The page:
Ukraine's President says the situation in the country's wartorn east has changed 'radically' since a truce was signed last week. Poroshenko also promised to act quickly to grant more autonomy to pro-Russian regions.
Speaking to a cabinet meeting in Kyiv, President Petro Poroshenko (pictured right) said on Wednesday that since a deal was signed between representatives of Ukraine, Russia and the separatists on Friday in Minsk, the fighting between government soldiers and pro-Russia separatists had wound down.
"Before the ceasefire was announced, Ukraine was losing the lives of dozens of its heroes on a daily basis," he said, though acknowledging that enforcing the ceasefire remained difficult.
"The terrorists constantly attempt to provoke the Ukranian forces," Poroshenko said. Ukraine's government and media regularly call the pro-Russia separatists terrorists. Poroshenko added that most Russian troops in eastern Ukraine had left the region, boosting the prospects for peace.
"According to the latest information that I have received from our intelligence, 70 percent of Russian troops have been moved back across the border," he said.
Russia has repeatedly denied arming the separatists or sending its own troops to help them, despite what Ukraine and the West say is overwhelming evidence that they have. European Union ambassadors were on Wednesday due to discuss imposing new sanctions against Russia.
Poroshenko also said Kyiv was regrouping its troops in the east in a defensive maneuver and that 700 Ukrainians had been freed from separatist captivity, with another 500 due to be released this week. A prisoner exchange was part of the Minsk deal.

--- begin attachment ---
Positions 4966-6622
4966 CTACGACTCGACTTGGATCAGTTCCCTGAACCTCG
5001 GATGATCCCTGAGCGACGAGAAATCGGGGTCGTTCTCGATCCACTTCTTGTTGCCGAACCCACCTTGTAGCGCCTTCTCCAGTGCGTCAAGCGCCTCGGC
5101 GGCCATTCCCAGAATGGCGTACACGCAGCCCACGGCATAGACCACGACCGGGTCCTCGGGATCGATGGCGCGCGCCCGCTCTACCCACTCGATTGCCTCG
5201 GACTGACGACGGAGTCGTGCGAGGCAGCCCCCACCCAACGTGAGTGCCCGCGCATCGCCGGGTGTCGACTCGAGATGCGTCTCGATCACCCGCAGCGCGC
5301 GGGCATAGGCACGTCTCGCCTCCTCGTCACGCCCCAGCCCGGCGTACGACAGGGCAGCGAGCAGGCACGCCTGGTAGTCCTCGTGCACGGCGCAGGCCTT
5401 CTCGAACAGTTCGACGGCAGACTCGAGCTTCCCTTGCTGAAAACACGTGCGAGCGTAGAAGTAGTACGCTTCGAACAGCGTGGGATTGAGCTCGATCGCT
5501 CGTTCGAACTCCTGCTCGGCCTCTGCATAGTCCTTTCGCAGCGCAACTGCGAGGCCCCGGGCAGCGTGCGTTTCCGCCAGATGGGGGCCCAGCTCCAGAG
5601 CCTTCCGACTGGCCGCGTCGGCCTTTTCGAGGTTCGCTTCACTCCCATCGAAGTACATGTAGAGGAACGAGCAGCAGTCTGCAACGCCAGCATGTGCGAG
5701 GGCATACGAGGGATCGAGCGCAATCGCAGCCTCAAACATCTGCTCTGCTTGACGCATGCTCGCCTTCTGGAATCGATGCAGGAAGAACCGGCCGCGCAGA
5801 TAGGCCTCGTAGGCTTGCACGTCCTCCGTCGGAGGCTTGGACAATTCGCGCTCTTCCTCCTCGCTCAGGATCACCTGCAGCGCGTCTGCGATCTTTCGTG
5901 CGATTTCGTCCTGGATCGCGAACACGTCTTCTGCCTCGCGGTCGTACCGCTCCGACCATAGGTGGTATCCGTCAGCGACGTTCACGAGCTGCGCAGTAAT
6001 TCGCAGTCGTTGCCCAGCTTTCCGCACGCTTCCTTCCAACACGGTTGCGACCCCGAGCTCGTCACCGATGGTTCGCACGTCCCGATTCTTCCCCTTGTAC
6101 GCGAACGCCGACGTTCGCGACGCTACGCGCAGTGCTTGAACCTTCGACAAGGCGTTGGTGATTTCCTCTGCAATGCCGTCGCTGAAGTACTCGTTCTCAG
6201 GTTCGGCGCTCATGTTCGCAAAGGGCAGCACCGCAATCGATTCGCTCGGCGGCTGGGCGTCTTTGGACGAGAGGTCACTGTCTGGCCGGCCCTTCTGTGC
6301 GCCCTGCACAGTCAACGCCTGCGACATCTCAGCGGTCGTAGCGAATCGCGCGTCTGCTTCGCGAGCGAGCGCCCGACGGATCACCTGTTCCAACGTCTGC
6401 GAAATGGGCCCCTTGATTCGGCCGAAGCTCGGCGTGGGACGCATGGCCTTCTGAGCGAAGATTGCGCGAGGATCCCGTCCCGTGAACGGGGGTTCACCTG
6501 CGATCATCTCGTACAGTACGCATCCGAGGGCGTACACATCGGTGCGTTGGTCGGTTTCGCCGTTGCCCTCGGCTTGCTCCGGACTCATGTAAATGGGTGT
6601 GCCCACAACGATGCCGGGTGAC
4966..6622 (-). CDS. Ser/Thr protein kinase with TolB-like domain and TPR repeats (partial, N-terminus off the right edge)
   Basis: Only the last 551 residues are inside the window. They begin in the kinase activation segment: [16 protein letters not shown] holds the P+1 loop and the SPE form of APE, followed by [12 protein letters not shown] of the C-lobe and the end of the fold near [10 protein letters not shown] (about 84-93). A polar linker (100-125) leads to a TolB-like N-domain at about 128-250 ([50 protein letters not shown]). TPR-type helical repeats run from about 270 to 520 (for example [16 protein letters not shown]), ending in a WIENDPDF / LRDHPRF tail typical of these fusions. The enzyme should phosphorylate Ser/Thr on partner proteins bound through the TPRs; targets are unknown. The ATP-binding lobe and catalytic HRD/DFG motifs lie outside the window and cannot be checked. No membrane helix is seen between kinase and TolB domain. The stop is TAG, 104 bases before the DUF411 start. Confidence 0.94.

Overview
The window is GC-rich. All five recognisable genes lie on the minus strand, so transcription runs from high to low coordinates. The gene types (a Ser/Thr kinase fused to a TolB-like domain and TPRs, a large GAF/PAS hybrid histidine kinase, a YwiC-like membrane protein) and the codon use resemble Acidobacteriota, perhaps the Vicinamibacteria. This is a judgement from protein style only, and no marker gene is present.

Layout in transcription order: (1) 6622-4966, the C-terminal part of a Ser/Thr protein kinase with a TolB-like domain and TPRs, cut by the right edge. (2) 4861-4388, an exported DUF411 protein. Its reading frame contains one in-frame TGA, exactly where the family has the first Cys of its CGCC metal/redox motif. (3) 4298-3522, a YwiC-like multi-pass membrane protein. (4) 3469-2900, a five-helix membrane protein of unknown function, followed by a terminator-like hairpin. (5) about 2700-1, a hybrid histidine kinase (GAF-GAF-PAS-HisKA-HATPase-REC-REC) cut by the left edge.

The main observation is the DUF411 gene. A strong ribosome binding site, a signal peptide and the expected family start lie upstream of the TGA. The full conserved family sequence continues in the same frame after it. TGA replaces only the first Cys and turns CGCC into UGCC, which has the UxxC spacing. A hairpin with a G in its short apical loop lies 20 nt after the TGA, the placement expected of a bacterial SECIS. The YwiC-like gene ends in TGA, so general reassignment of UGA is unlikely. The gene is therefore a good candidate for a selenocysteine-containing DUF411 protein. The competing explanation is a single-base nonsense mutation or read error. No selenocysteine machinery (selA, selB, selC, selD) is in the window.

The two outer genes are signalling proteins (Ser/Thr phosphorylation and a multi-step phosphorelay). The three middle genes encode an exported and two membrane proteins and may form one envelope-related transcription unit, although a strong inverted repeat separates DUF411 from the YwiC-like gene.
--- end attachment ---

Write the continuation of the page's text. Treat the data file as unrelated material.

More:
The Organization for Securtiy and Cooperation in Europe (OSCE) also announced that they will deploy drones as a further step to the ceasefire procedure. OSCE chairman Didier Burkhalter told a forum in Prague that the organization's drones would join 70 specialists already working in the area to monitor the peace process.
Yes to more autonomy, no to federalization
Poroshenko announced he would submit a draft plan to parliament next week which would give a special status, including more autonomy, to parts of the mostly Russian-speaking regions controlled by the separatists.
He stressed to the cabinet meeting that the deal did not mean Ukraine, an ex-Soviet state, would be giving up territory or embracing federalization.
"There is and can be no talk of federalization or some estrangement," he told the meeting, saying that his plan would be to keep the regions as part of Ukraine, adding that the country "will not make any concessions on issues of its territorial integrity."
However, the separatists still want to split from Kyiv's rule.
"We are not considering remaining part of Ukraine," Andrei Purgin, deputy prime minister of the self-proclaimed Donetsk People's Republic, told the AFP news agency in Moscow.
More than 2,500 people have been killed in five months of violence in eastern Ukraine after pro-Russia separatists launched an uprising and clashed with Ukrainian forces. Some half a million people in the region have fled their homes.
se/es (Reuters, AFP, dpa, AP)